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More than just a boy and his dog

By Mo Cranker [4]

BELLEVILLE – A Belleville family is inching closer to getting a service dog [5] to help their eight-year-old autistic son.

Anthony Sakellis is currently non-verbal. He is also, according to his father, George, incredibly curious about the world around him. That curiosity leads to him bolting [6] toward anything that catches his eye – which can be very dangerous.

A service dog would help keep Anthony safe, but a fully trained dog costs $25,000. The Corbyville family has been raising money for over a month through the crowdsourcing site gofundme.com [7].

The dog would be more than just a friend for Anthony, said his mother, Maria. Its most important role would be to keep her son calm and safe when need be. It would also help control his bolting – which, as his father explains, can put the boy in danger that he does not understand:

Bolting is not always just impulsive curiosity, Maria Sakellis explained:

Maria Sakellis said it was her hairdresser who suggested a fundraiser for a service dog, but she originally shrugged off the idea. But then one day when dropping off her daughter, Vivian, at soccer practice, she happened to see a young woman bolting through traffic and toward train tracks. She decided she needed to act for her son before it was too late.

“I realized it was time to say, ‘You know what? It’s time for some fundraising to happen.’ ”

Just over a month into the fundraising campaign, the family has received more than $20,000 in donations. Maria Sakellis said she is blown away by the support that has come from all over the globe, including from complete strangers:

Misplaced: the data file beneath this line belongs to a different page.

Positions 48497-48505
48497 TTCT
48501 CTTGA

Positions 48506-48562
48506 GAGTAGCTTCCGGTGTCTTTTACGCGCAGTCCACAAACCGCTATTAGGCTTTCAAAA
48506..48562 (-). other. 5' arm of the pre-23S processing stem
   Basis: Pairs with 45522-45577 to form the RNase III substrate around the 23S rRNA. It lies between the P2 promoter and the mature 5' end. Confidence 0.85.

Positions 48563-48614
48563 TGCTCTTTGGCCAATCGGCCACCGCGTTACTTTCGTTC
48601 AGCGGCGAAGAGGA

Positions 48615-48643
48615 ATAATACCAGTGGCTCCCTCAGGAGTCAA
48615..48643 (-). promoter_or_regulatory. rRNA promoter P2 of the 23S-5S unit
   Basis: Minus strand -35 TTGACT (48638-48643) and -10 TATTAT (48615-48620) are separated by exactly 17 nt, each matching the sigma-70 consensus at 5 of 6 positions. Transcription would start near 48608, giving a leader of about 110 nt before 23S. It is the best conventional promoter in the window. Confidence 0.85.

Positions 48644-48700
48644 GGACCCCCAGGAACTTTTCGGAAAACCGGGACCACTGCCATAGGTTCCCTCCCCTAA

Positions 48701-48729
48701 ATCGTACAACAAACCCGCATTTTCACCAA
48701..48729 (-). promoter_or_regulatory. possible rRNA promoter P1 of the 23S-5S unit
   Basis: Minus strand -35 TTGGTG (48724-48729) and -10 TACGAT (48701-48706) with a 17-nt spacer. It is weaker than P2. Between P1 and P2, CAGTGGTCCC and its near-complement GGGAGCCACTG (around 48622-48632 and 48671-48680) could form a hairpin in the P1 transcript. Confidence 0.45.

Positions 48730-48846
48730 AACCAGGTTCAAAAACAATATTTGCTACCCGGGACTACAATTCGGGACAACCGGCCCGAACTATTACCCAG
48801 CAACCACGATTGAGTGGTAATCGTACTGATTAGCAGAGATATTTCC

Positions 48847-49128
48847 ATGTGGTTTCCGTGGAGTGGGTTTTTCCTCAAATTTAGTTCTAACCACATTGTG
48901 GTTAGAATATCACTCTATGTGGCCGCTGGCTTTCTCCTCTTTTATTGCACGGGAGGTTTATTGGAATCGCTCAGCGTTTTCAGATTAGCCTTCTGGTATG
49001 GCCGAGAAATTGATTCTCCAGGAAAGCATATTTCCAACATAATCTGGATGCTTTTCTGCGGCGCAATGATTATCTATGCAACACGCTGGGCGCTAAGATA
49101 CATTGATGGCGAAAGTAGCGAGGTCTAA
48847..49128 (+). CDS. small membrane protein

Maria Sakellis, an elementary-school teacher, said some of her students have donated the little money they could.

“I’ve had students who are six years old donate parts of their allowance,” she said. “It takes a village to raise a child, and this has been one huge community feeling I’ve gotten.”

Maria and George have four children, three boys and a girl; Anthony is the youngest. Their son Kosta, who is nine now, also has autism. After treatments that cost the family a great deal of money, he is very high-functioning. But when Anthony too was diagnosed as autistic, it was a big challenge for the family, Maria Sakellis said.

“We had almost fully recovered our son. When we ended up having a second diagnosis of autism in the family, it hit us while we were down.”

She explained one of the many hardships of having a child with autism:

One source of support for the family has been the London Knights [8] of the Ontario Hockey League [9]. Anthony’s story was brought to the Knights’ attention by team member Max Jones [10], a superstar winger who received an Instagram message about the campaign from Anthony’s 14-year-old sister, Vivian. She had sent messages to several OHL players, and Jones was the first to reply.

The Knights have posted multiple messages about Anthony on Facebook [11] and Twitter [12] in an effort to spread his story and raise some money.

They also hosted the Sakellis family at a game in London last weekend, to celebrate Anthony’s eighth birthday. The family watched the Knights beat the Owen Sound Attack  [13] by a score of 5-0. The team named Anthony the first star of the game.

In an interview from London, Jones told QNet News that helping Anthony’s cause was an easy choice for him.

“Not everyone has it so good,” he said. “It just kind of makes you sad that a family has to go through that, yet they’re so happy and loving. I just wanted to do something to help them out.”

More information about the fundraising campaign can be found at Anthony’s GoFundMe page [14], or by searching “Sakellis” on gofundme.com.

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